Gavin Moodie
Member

Incidentally, 4ZZZ, why do you take the name of a BrisVenice community radio station?

4ZZZ
Member

Been listening to it since the first day Gavin. First thing that came into my head when I signed up.

Norman Hanscombe
Member
4ZZZ, having seen curricula destroyed so many times, and observed how the process works, and how unlikely it is that any pre-ordained new approach will be any more mutable than were the laws of the Medes and Persians, I’m unconvinced that much which is worthwhile can be achieved by tokenistic involvement in the ‘discussions’. The intellectually-challenged long ago took over the education madhouse. Bilbo, regardless of whether any individual teacher might, “teach to a fairly high standard and push — students to consider primary and secondary sources, weigh up evidence, connect past events to present realities”, when we talk of… Read more »
4ZZZ
Member
Norman your reply means that you have made your mind up on this issue and accept without question that “the draft history curriculum ignores the Magna Carta, the English Bill of Rights and the English Civil War between Parliament and the king “rather like an embarrassing relative at Christmas Day lunch” when demonstrably it does not. This is a disappointing dismissal on your part. The student can if they so wish study the Magna Carta, the English Bill of Rights and the English Civil War between Parliament and the king etc etc. I am staggered by the ease of dismissal… Read more »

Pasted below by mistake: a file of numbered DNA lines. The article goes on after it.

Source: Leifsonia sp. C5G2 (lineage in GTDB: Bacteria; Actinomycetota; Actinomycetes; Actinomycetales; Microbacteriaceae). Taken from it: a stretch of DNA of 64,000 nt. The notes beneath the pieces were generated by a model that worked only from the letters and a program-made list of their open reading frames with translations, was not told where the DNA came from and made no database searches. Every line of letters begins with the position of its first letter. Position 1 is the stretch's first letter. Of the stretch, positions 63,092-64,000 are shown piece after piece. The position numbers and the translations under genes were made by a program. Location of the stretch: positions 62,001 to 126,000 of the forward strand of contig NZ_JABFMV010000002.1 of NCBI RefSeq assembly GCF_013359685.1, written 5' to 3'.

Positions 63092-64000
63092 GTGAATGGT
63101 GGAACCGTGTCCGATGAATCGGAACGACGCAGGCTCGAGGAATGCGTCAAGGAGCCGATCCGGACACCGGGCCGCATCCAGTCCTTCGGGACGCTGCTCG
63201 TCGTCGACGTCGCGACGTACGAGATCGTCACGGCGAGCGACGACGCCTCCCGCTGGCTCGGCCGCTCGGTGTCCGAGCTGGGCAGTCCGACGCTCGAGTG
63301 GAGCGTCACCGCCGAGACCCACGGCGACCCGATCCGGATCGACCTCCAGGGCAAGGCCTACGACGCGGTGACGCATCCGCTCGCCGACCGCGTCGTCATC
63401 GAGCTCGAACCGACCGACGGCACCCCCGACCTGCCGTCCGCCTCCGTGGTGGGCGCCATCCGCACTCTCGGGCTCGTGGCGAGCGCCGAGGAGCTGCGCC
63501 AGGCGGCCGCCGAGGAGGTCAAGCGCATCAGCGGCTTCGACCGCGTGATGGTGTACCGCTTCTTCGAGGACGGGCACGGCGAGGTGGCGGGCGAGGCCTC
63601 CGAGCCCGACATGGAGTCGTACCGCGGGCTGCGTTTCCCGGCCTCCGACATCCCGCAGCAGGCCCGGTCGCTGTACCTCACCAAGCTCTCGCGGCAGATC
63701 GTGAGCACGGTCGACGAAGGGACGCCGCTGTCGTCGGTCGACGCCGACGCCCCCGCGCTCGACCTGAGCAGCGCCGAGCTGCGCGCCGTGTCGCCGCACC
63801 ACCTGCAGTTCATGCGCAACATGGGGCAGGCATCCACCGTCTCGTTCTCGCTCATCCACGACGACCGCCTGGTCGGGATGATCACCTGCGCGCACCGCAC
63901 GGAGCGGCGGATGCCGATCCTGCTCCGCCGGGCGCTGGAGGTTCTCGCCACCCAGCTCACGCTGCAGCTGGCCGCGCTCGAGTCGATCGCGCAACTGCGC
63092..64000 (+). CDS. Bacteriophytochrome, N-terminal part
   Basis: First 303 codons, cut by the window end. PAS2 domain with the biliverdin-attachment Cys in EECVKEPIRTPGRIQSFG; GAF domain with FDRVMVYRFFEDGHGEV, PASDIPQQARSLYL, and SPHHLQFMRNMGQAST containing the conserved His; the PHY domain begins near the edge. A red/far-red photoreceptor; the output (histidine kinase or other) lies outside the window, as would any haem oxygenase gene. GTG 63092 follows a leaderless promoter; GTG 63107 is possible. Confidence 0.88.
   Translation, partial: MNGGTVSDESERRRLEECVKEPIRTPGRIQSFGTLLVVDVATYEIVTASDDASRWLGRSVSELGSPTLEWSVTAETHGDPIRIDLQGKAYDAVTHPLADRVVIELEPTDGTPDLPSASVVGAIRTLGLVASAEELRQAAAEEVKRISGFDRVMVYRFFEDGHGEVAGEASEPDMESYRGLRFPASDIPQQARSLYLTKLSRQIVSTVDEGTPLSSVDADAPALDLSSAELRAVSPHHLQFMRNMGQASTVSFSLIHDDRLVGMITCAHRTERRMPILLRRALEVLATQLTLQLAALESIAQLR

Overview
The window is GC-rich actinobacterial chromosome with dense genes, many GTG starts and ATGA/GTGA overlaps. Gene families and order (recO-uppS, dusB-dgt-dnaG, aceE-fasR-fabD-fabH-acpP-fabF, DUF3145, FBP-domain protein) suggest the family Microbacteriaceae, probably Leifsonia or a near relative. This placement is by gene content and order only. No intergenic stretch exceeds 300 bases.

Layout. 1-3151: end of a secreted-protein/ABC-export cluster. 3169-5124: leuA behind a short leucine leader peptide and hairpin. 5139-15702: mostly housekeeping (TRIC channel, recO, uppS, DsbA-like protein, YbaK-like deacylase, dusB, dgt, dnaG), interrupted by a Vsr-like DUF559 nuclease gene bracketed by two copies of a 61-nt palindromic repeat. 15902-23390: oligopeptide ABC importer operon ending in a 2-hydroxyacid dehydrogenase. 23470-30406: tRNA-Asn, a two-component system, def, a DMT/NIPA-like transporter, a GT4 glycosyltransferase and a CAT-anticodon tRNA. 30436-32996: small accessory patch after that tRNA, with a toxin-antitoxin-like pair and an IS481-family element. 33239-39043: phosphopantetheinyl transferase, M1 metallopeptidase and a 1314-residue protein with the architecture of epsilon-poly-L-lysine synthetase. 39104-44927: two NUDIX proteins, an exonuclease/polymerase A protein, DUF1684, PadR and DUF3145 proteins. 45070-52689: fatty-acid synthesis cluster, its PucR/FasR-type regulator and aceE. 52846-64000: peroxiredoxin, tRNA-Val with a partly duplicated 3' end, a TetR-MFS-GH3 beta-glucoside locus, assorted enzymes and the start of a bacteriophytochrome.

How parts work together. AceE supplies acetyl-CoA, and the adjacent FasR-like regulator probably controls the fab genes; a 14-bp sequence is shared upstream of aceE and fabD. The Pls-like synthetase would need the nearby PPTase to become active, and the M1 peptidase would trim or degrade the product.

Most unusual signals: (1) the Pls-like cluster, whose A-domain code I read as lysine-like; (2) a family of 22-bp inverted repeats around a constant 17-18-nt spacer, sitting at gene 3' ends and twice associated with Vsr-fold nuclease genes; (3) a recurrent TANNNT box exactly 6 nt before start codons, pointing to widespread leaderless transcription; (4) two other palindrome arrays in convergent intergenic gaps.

AR
Member

Cromwell foresaw what would happen even when, apparently, triumphant. As always, the trimmers & shysters emerge when they deem it safe and, hey-ho, the Restoration, complete with torture and abuse of the erstwhile victors that make the infelicities of AQbu Ghraib, Bagram & Gitmo seem like love-taps.

baal
Member

Alas, poor @NORMAN, despite his elevated tone and haughty disregard for his intellectual inferiors doesn’t really have the brains or wit to make the cogent case such a posture needs to command respect. Sound and fury, wind and piss. Clearly needs a hobby